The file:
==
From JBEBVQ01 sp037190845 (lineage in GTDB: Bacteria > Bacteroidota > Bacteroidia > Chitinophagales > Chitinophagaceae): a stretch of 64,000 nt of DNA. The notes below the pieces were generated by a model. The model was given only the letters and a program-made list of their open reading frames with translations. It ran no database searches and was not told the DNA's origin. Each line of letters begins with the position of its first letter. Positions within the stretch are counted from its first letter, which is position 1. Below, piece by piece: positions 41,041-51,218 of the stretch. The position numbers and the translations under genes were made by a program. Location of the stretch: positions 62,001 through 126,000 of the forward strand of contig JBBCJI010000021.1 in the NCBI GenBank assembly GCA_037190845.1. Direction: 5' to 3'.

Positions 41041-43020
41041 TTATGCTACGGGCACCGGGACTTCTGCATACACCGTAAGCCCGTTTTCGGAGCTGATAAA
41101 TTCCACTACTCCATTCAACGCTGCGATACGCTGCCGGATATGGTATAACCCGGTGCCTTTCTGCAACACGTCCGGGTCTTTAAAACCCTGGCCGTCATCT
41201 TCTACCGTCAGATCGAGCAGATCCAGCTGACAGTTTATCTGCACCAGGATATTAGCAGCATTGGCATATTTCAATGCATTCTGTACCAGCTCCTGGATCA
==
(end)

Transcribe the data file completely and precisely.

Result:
From JBEBVQ01 sp037190845 (lineage in GTDB: Bacteria > Bacteroidota > Bacteroidia > Chitinophagales > Chitinophagaceae): a stretch of 64,000 nt of DNA. The notes below the pieces were generated by a model. The model was given only the letters and a program-made list of their open reading frames with translations. It ran no database searches and was not told the DNA's origin. Each line of letters begins with the position of its first letter. Positions within the stretch are counted from its first letter, which is position 1. Below, piece by piece: positions 41,041-51,218 of the stretch. The position numbers and the translations under genes were made by a program. Location of the stretch: positions 62,001 through 126,000 of the forward strand of contig JBBCJI010000021.1 in the NCBI GenBank assembly GCA_037190845.1. Direction: 5' to 3'.

Positions 41041-43020
41041 TTATGCTACGGGCACCGGGACTTCTGCATACACCGTAAGCCCGTTTTCGGAGCTGATAAA
41101 TTCCACTACTCCATTCAACGCTGCGATACGCTGCCGGATATGGTATAACCCGGTGCCTTTCTGCAACACGTCCGGGTCTTTAAAACCCTGGCCGTCATCT
41201 TCTACCGTCAGATCGAGCAGATCCAGCTGACAGTTTATCTGCACCAGGATATTAGCAGCATTGGCATATTTCAATGCATTCTGTACCAGCTCCTGGATCA